What’s cooking in The Kitchen’s portfolio?

The showcase event for The Kitchen’s portfolio companies held online in February put the spotlight on food innovation to whet investor appetite – and revealed the Israeli start-ups fundraising plans for H1

By Murielle Gonzalez

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From left: The Kitchen CEO Jonathan Berger and Amir Zaidman, VP business development

Organisers of the showcase event for portfolio companies of Israel’s The Kitchen FoodTech Hub couldn’t have come up with a better name – What’s cooking?

Held online on 18 February, the ‘Demo Day’ featured 12 early-stage start-ups with innovative technologies, the ambition to enter multimillion-dollar markets and expand in the categories they are tapping into – alternative protein, plant-based dairy, sugar reduction, novel ingredients, and snacks.

The Kitchen has become one of Israel’s leading foodtech hub, and it’s not surprising to see the calibre of companies under its wing.

Israeli food giant Strauss Group established the organisation as a seed investment and technology incubator with a focus on foodtech in 2015, backed by government funding through the Israeli Innovation Incubator programme.

It has made 14 investments to date, including three in the past 12 months – egg substitute producer Zero Egg; snacks manufacturing innovator Torr Foodtech; and sugar reduction company Amai Proteins.

What’s cooking? put the spotlight on founders and chief executives who delivered their elevator pitch in under five minutes. Three of them revealed they are gearing up for raising capital in the coming months – sugar reduction company Better Juice, natural flavour maker Vanilla Vida, and precision fermentation company Imagindairy.

Others, like plant-based dairy company Yofix and cell-based meat producer Aleph Farms, are seeking industry partners to further the development of the business.

Plant-based meat producer Rilbite and Torr are setting up manufacturing facilities to begin sales at home and in the US this year. And there was Anina, a ready-meal company with a wow factor. The company offers ‘culinary art’ thought its microwave capsules, which are visually appealing, nutrient-dense, and cooked in minutes.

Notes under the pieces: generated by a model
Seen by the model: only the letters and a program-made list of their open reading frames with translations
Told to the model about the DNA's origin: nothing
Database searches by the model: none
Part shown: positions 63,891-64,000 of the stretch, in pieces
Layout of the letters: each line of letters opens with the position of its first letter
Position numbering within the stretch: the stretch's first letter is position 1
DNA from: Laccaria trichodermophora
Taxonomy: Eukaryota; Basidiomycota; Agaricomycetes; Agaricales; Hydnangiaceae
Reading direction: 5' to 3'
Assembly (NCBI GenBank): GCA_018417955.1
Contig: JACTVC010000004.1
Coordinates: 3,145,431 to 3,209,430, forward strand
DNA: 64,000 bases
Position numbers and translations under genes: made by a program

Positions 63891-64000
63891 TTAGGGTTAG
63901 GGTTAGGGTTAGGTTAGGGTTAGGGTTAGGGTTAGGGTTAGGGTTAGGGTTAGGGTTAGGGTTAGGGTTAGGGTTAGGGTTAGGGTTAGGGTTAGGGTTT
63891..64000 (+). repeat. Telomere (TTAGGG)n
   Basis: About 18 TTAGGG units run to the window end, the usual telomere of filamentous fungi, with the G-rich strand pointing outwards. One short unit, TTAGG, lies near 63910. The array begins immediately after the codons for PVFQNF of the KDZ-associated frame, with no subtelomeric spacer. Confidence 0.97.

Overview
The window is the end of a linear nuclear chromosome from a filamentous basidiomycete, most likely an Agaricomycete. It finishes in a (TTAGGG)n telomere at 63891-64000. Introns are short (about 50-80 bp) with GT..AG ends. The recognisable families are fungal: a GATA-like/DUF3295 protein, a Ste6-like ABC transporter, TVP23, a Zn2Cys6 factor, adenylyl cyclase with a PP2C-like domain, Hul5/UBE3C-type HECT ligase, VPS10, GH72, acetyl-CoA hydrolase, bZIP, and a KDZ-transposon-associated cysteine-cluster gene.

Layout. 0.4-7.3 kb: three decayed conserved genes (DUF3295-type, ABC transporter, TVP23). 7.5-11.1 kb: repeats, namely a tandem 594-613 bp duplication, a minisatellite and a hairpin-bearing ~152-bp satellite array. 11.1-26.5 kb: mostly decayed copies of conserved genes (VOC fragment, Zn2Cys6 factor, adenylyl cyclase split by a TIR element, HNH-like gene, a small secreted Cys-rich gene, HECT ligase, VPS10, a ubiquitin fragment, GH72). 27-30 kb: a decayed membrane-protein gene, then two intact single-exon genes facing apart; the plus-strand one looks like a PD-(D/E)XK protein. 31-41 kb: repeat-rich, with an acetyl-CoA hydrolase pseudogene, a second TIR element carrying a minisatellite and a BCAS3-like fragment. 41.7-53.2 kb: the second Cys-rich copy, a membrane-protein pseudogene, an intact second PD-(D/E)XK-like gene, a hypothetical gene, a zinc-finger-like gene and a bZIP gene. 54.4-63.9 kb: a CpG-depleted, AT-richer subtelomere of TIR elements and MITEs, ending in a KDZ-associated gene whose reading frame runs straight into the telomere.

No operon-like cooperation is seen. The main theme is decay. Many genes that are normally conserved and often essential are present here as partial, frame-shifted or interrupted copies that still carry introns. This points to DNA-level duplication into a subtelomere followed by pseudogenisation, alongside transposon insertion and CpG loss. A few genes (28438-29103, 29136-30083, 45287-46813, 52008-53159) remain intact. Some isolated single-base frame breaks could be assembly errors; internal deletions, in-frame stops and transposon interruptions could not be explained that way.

NutritionInvestor takes a closer look at the companies in fundraising mode.

Imagindairy: Series A round imminent

Eyal Afergan teamed up with Professor Tamir Tuller of Tel Aviv University and founded Imagindairy in November last year. The company uses precision fermentation to produce milk proteins – and has developed a unique Aplatform to optimise the process to bring production costs down.

The platform combines biology with AI-driven technology and computer modelling to increase the expression of milk proteins in microflora.

Portrait photo of Eyal Afergan
Photo as seen on Imagindairy’s website

“We are creating real dairy product without the cows,” said Afergan, noting products offer the same familiar experience of traditional dairy product but with superior health and environmental benefits.

Afergan explained that all the start-ups utilising precision fermentation in the alternative milk space face the same challenge – scale-up, process formulation, and consumer acceptance – and argued that the biggest challenge is to get products at the right price. He said all these bottlenecks can be solved with Imagindairy’s patented technology.

“Our technology, protected by three patent families, has proved to increase protein production yield by up to 200 times compared with existing technologies,” he said.

Speaking with NutritionInvestor, Afergan explained that Imagindairy’s technology uses a specific kind of microflora that is optimised to produce maximal protein expression. Once the target protein is obtained, Imaginadairy is able to produce protein powder, whey and casein powder or offer the market a finished packed product, such as milk and cheese.

Imagindairy closed a seed funding round in November with the backing of The Kitchen, Israel’s Innovation Authority and three venture capital firms, one of which is Entrée Capital. Afergan revealed Imagindairy is in talks with investors for its Series A funding round.

Vanilla Vida: Funding round scheduled for Q2

Oren Zilberman founded Vanilla Vida in November 2019, leaving behind a career in venture capital. He started the company to produce natural vanilla efficiently and sustainably.

Oren Zilberman. Photo as seen on the company website